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Rapid testing to help combat worst UK outbreak of HIV in 30 years

Published on 18/02/20 at 09:46am

New HIV tests that provide results in minutes are being used in Glasgow to fight a recent outbreak of HIV.

The city is currently facing the UK’s worst HIV outbreak in over 30 years, with homeless people and drug users being the groups most affected. Around 170 people have contracted the disease but it is believed this number is actually much higher.

The new finger-prick blood tests, that will be available at needled exchanges, provide results in minutes where as previous tests could take up to two weeks and it could be difficult to trace people to tell them the results if they were homeless.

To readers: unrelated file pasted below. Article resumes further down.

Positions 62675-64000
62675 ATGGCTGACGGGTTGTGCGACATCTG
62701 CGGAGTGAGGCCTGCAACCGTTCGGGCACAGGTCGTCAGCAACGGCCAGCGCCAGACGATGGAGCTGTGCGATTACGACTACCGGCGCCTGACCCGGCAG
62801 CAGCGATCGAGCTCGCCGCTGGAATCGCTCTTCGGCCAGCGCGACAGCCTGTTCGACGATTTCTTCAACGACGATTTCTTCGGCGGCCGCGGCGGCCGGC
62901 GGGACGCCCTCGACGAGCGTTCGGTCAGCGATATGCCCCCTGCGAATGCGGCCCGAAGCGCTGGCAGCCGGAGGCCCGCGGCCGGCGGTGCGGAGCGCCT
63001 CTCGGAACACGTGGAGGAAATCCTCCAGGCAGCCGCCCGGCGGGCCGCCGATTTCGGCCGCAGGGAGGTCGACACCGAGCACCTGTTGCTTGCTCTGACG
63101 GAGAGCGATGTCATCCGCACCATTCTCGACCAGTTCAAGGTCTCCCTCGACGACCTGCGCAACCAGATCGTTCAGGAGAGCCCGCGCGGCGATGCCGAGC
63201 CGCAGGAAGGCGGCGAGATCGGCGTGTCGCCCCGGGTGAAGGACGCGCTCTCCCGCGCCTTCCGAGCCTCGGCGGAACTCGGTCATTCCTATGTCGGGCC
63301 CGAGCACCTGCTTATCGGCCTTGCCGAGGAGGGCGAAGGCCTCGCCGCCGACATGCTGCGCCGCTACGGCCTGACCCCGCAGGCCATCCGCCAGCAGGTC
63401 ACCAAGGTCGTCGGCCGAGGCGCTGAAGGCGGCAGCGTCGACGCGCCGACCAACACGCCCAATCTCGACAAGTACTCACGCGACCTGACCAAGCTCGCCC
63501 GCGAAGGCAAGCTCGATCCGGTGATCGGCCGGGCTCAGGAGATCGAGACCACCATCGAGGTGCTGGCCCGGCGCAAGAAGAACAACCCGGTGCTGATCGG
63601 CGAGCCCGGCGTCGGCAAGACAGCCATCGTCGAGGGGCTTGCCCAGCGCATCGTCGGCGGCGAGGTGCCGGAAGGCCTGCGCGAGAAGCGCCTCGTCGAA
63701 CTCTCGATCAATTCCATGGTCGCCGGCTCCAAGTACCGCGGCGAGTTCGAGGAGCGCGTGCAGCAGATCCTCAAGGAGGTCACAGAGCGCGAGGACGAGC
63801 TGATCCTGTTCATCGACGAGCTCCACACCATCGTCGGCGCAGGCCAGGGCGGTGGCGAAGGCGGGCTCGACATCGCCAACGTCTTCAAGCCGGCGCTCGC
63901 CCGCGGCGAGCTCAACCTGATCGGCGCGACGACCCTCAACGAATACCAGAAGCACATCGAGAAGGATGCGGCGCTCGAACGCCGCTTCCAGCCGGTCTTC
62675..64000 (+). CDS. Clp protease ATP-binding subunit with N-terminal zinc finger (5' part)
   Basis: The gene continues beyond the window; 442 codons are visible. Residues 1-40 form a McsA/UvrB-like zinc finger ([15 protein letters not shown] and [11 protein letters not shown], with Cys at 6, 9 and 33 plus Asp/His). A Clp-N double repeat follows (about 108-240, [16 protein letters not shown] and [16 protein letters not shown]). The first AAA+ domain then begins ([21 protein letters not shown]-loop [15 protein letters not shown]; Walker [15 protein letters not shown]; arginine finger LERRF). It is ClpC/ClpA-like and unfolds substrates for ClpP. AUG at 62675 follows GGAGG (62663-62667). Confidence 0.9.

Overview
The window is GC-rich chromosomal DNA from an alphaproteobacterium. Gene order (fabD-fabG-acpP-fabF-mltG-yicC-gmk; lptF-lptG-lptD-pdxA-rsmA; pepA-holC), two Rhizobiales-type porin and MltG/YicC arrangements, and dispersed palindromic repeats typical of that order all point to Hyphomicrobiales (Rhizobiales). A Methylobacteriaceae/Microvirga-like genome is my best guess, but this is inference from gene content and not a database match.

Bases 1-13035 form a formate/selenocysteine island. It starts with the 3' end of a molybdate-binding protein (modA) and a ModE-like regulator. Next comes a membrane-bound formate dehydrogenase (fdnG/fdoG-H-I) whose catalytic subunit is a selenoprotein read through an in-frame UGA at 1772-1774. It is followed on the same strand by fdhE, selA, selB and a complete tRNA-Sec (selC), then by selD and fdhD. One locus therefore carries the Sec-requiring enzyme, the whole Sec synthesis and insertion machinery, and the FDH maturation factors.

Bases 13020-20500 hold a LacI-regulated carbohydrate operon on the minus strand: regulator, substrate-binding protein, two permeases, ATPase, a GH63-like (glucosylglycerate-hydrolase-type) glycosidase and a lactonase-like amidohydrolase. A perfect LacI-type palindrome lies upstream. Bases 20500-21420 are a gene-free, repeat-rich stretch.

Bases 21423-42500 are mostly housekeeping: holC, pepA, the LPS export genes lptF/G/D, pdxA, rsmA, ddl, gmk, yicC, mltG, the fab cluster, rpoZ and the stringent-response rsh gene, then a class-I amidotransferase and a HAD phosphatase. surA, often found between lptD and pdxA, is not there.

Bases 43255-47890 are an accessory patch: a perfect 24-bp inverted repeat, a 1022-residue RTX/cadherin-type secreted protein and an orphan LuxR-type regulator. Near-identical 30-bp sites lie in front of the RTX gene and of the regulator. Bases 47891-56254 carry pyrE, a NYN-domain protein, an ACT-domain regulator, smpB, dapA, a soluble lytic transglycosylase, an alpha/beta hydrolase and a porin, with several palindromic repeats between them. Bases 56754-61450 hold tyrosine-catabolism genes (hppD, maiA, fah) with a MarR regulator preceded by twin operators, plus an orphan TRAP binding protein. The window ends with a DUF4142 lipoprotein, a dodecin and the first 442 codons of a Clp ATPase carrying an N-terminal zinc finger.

John Campbell, of Glasgow City Health and Social Care Partnership, said quick results mean those in need can get treatment instantly. He said: “Undoubtedly, the current HIV outbreak is due to people sharing drug-taking equipment. Currently, people are injecting outdoors in filthy, sometimes urine-soaked alleyways or on derelict ground. Glasgow has some of the best needle exchange services in the world but it is very hard for us to influence people's injecting behaviour unless professionals are present when they inject.”

As the outbreak is heavily linked to homelessness and drug use, many medical workers favour creating safe injecting facilities. Glasgow City Council wants to open an indoor location where drug users can consume drugs bought on the street in a clean environment. While the Scottish government support his move, the British government do not.

Currently, more than 5,000 people are living with HIV in Scotland, with modern antiretroviral drugs mean those with the condition can life long healthy lives.

Conor Kavanagh

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